THE only debate to be had now about Kieran Tierney isn’t whether he’s the real deal or not but how far back do we need to go to name the last Scottish player who was as good as the Celtic man is at the age of 20.

This is subjective more than scientific of course; however, those of us who have watched this still young footballer progress from a teenager who couldn’t last 90 minutes to the youngest captain of his club, there is little point in playing down what the lad from Motherwell can achieve.

So, for a bit of fun, who is he comparable to?

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Charlie Miller’s career did not go the way it should have hoped but the former Rangers midfielder was outstanding at the age Tierney is now. So, too, Duncan Ferguson, Eoin Jess, Barry Ferguson, John Collins, Paul McStay and Charlie Nicholas.

Apart from Duncan Ferguson, the above mentioned were voted Young Player of the Year and went on to do well, some more than others, and what can’t be denied was that as they came out of their teens they really looked the part.

For me, of all the names on that list only McStay was as good at 20-years-old as Tierney who rather fittingly was discovered by Paul’s dad John who sadly passed away recently.

Every club in the Premier League is watching him. But they are all going to be disappointed for a few years because while a move to Arsenal, and remember that was a possibility before Brendan Rodgers came in, would be hard to turn away, this is someone living a dream.

The badge thumping isn’t a gimmick. It comes from the heart. Tierney has the attitude, professionalism, skill, temperament, leadership and, if we go by Tuesday night’s thumping of Kilmarnock, a shot on him like Robert Carlos.

He doesn’t drink, he hangs about with his pals from school and in the last 12 months has matured considerable when asked to fulfil his media duties as he did after the Kilmarnock Betfred Cup match when it was put to him that Rodgers believed the captain for the night would one day hold the position permanently when Scott Brown eventually steps aside.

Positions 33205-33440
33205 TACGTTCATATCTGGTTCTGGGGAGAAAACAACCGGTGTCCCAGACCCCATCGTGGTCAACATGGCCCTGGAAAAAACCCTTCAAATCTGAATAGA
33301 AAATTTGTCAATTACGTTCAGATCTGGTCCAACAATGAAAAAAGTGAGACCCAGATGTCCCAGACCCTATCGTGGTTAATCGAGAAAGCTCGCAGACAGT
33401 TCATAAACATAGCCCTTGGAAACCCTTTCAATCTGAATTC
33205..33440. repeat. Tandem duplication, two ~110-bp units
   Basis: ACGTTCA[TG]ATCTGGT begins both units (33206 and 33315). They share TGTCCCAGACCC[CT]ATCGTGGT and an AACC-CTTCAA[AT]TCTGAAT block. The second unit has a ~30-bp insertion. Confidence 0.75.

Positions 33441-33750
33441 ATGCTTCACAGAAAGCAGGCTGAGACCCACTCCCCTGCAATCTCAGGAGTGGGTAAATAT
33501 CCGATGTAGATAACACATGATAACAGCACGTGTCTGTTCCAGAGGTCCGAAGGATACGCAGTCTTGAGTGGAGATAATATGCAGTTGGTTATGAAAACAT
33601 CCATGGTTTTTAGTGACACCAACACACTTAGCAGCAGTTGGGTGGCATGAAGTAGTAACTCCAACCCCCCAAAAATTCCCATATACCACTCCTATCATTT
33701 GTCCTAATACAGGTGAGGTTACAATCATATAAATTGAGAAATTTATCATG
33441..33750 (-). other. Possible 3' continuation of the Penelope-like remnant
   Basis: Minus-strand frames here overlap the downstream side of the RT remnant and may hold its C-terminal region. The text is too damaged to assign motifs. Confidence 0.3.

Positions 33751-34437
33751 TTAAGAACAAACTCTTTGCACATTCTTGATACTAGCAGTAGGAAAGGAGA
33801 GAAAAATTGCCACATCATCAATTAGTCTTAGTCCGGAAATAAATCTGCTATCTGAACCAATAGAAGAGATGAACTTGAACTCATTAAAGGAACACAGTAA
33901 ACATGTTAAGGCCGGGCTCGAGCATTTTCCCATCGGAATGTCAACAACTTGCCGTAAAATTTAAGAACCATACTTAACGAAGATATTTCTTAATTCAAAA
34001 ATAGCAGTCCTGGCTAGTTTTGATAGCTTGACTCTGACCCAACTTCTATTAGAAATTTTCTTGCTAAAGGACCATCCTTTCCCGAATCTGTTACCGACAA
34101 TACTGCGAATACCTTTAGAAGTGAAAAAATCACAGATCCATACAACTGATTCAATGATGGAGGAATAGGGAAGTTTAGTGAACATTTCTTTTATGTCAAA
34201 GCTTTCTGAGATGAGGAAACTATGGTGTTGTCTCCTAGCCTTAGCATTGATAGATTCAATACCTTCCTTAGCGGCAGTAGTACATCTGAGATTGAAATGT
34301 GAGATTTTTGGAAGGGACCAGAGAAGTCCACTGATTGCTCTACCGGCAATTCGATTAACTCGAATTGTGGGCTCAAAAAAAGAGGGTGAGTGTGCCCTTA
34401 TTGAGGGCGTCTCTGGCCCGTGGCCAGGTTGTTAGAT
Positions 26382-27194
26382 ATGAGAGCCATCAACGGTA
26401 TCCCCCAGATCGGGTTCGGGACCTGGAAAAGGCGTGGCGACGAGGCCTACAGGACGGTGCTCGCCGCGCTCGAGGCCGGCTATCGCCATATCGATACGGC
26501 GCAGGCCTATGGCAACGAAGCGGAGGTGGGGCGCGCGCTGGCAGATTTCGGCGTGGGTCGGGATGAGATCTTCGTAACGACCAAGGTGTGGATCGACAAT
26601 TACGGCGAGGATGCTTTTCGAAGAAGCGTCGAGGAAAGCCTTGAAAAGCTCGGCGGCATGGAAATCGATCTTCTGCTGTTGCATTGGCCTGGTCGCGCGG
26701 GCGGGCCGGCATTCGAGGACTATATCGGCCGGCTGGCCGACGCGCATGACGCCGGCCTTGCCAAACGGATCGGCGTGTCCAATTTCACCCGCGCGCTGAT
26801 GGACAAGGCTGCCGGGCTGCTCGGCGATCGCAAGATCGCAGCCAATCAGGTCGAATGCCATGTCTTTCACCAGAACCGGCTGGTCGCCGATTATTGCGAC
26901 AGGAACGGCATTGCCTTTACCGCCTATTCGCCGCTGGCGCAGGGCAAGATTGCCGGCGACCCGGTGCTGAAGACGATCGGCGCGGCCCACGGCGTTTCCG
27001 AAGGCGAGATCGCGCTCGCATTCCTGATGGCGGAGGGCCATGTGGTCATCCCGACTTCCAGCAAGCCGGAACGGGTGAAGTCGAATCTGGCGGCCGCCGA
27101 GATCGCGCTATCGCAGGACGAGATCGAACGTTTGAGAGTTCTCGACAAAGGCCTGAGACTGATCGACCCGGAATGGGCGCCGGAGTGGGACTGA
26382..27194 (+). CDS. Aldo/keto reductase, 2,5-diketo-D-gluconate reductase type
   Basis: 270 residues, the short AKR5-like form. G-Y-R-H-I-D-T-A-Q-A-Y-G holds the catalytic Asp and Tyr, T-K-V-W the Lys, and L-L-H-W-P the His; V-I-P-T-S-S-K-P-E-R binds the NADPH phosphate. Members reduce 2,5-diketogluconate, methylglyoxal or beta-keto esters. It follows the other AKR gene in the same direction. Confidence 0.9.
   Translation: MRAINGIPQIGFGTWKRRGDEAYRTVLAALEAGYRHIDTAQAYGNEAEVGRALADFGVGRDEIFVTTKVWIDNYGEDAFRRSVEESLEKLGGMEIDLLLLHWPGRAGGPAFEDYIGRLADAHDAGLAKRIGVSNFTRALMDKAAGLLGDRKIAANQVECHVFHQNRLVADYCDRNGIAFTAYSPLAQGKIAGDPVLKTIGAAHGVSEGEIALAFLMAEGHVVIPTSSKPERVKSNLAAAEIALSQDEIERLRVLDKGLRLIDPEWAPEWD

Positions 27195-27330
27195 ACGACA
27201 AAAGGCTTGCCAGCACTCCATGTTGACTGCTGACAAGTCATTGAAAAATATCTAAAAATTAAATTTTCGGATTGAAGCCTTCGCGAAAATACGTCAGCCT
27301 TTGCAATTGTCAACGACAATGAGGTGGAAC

“That means everything,” said Tierney. “The manager has been great with me from the first day he’s come in. To hear him say that is just brilliant for me. I just need to keep level-headed and take everything as it comes.

“It was a real honour for me to captain the team. Broony was obviously suspended for the game but I felt the whole team did well.”

And now Tierney has added spectacular goals to his repertoire. He’s never going to be a Tommy Gemmell, the great man was a one-off, but when you can hit the ball with the same force as the Lion and it ends up in the top corner, from 40 yards as he did on Tuesday, then it’s not a bad string to add to his bow.

“When you’re in the centre of the park it’s easier to get shots away with your left foot” he said. “I had a bit of space and just thought to myself ‘why not?’ It’s definitely the best goal I’ve ever scored. I just felt like I’d hit it sweet – in fact I didn’t even feel it connecting with my foot at all! Although, I hadn’t ever done it before so I didn’t know how it felt to strike a ball like that before. But I was buzzing to get it.”